When It’s Time To Go

I recently had a partner of a trans woman ask me – and many have asked before – when it’s time to go. I didn’t have an answer, but I did want to point out that asking when it’s time to go – what straw breaks the camel’s back – is certainly not exclusive to trans partners. All sorts of people in all sorts of relationships ask this question of themselves – some for years, some for days – before they make up their minds about staying or going.

I’ve always seen relationships as more like a daily or weekly affirmation. Not that I’m not planning the long haul – I admit I’m painfully loyal – but I also like to remind myself that I’m in a relationship because I choose to be in one. I don’t have to live with another person. I don’t have to do someone else’s laundry. I choose to. I hope, in the long run, that helps me enjoy the company of my partner more.

But I’ve certainly left relationships in my past. In some there was little gray area; I’d made up my mind as to where the line was, & even if I hadn’t articulated it, I knew it the second it was crossed. But what did it? In almost every instance, looking back, what I see is a lack of engagement – not engagement as in the “we’re going to get married” kind, but engagement as in participation. I’d traveled to be with one guy a few times & when it was time for him to come hang in my court, he didn’t, and that was that. With another, it was time for a change in our relationship, a greater commitment, & he couldn’t manage it, & that was that. (& Only now, writing this, does it occur to me that I was one the one who instigated the breakup in all of my past relationships. Who knew?)

I’m curious about your own stories: when did you leave, & why? Was it after a lot of torment? A simple lack of progress? One act of betrayal?

(& I know this isn’t a pleasant topic to end the year on, but I thought it would be worse to start the year with it!)

2 Replies to “When It’s Time To Go”

  1. Hi Helen
    I was in a relationship for six years and in almost every respect I was happy. We had so much in common we shared a similar sense of humour and we had fun, our tastes in food, music, films, art was different but compatible in a contrasting way which is interesting rather than intollerant. Even my then fledgling journey into crossdressing was met with mild confusion but mainly acceptance so when was it time to go?

    Ever since the beginning of the relationship my girlfriend suffered from a problem which at first I didn’t even realise was a problem. However she was very insecure and needy and wanted to keep me in a sort of cacoon where no-one else could make me laugh or interest me for any real length of time. When I shared my frustration at this, it would end up in an argument. However this was not just an argument it was an irrational anger and frustration which led to my not being able to get a word in against a tirade of shouting in my face, this was also punctuated with swearing and totally false accusations. Eventually after hours and hours of this emotional abuse and her anger had been spent. There followed incredible remorse and guilt. As a result I would forgive her and we would move on….until the next time, eventually I came to realise after six years and this happening every two months or so that my future was to live with someone who can only get their own way or communicate with anger and persistant arguing. I tried everything, books, councilling for her, trials and different strategies but in the end it was more ruining my life than healing hers and I had this doomed feeling that in order to keep her I would have to accept this and it would always be the pattern to our life.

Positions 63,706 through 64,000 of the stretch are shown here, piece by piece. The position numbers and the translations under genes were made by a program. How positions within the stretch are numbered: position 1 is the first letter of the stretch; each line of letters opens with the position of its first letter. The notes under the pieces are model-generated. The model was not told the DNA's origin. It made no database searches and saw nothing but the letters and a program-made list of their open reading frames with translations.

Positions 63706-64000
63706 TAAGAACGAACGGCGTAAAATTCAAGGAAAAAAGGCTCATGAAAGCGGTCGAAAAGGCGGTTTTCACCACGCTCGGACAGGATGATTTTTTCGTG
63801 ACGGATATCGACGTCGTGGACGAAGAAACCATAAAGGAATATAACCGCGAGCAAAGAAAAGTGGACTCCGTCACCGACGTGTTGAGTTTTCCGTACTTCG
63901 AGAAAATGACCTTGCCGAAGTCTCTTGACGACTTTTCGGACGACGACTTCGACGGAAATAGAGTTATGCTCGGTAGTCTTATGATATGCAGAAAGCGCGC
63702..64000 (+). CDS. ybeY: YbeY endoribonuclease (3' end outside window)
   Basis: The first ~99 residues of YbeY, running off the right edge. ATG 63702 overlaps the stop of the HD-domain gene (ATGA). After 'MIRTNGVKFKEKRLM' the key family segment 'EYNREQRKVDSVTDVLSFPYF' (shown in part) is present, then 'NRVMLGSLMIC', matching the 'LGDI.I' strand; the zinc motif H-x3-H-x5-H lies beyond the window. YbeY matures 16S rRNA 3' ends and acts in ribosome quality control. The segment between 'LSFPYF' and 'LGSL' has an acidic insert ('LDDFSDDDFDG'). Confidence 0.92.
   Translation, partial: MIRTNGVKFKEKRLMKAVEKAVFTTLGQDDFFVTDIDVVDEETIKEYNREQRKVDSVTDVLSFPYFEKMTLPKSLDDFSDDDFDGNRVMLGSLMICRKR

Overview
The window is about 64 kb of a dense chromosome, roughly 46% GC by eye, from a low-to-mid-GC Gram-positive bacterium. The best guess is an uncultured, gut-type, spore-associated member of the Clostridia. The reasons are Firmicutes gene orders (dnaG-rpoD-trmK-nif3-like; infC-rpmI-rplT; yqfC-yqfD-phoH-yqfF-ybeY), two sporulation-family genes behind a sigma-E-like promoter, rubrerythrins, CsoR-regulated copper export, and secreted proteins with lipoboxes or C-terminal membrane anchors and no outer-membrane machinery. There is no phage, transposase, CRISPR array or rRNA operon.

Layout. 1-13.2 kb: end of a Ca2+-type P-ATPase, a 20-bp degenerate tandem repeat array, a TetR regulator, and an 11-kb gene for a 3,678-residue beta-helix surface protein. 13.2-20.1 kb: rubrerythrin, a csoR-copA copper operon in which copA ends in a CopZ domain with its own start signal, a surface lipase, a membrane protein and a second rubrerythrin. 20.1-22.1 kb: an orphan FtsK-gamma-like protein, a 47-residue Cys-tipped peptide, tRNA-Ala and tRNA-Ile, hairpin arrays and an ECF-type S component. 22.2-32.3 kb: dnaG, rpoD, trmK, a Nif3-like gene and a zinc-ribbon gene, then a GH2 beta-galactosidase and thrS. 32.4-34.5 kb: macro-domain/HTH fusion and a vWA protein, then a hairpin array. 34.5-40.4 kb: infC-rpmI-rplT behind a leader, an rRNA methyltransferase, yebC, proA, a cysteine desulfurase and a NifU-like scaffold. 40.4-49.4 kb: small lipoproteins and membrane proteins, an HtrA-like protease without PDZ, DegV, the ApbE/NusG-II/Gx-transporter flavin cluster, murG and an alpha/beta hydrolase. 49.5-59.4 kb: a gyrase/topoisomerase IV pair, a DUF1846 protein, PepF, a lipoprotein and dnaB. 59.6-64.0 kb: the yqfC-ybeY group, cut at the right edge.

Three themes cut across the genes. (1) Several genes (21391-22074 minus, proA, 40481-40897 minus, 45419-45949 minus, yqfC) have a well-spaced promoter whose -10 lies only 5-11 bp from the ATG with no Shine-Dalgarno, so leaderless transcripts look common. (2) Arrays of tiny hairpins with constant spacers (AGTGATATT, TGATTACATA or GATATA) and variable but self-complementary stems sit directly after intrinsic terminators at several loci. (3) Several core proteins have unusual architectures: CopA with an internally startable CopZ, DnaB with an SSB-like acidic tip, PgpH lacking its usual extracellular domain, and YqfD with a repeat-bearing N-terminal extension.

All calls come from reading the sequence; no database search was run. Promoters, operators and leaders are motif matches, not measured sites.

One time around 2:00am in the morning after hours of being shouted at and followed from room to room I went to leave the house (as I often had no choice but to do in the end) she stood in front of my car slamming her fists on the bonnet denting it and crying and pleading for me not to leave. It was heartbreacking yet also scary and I knew it was time to go. It wasn’t easy, I loved her but it was abuse no question and I eventually I had to leave.

    I know its not exactly about transgender conflict but as you say all relationships have this question to consider and I hope my situation might offer something for others

    Helen Chapel

  2. Helen Chapel leaves a powerful comment here. When to leave…Such an interesting question. I remember a study I read in a class on the sociology of intimate relationships. In lesbian couples, the woman with more power in the relationship was the one who was less emotionally invested. Among gay men, the man with more power was the one making more money. Occasionally I wonder if my lack of success with long-term relationships is due to my tendency to keep my cards close, to try to keep the power, being aloof and playing games, versus revealing all and feeling vulnerable. It’s hard to declare your love while keeping up the cool. And I know it’s been the reason for a few of my break-ups in the past. A perceived lack of emotional engagement. Rough stuff, these relationships in life.

    This is my first time on this blog. Excellent stuff here.

    -Grad student in Madison

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